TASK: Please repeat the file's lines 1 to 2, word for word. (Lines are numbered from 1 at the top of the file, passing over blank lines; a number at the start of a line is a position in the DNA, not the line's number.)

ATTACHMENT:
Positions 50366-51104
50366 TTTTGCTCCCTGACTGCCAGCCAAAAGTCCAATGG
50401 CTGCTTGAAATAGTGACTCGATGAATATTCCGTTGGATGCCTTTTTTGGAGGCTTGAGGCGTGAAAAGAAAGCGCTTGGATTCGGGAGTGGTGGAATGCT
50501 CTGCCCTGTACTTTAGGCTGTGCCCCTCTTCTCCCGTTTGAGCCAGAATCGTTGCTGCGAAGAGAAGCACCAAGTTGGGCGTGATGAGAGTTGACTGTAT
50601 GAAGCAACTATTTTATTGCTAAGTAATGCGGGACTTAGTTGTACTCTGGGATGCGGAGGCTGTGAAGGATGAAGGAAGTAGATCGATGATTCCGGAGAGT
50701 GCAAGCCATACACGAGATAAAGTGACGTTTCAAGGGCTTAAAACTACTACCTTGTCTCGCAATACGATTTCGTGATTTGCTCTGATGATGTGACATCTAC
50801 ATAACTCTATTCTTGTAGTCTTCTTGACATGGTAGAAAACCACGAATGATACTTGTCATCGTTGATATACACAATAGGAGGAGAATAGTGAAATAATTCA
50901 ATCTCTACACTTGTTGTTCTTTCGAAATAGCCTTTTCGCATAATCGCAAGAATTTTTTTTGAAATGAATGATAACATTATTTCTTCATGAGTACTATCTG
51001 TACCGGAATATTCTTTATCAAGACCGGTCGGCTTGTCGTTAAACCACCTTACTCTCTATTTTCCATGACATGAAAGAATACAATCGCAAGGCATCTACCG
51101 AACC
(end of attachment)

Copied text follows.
Positions 50366-51104
50366 TTTTGCTCCCTGACTGCCAGCCAAAAGTCCAATGG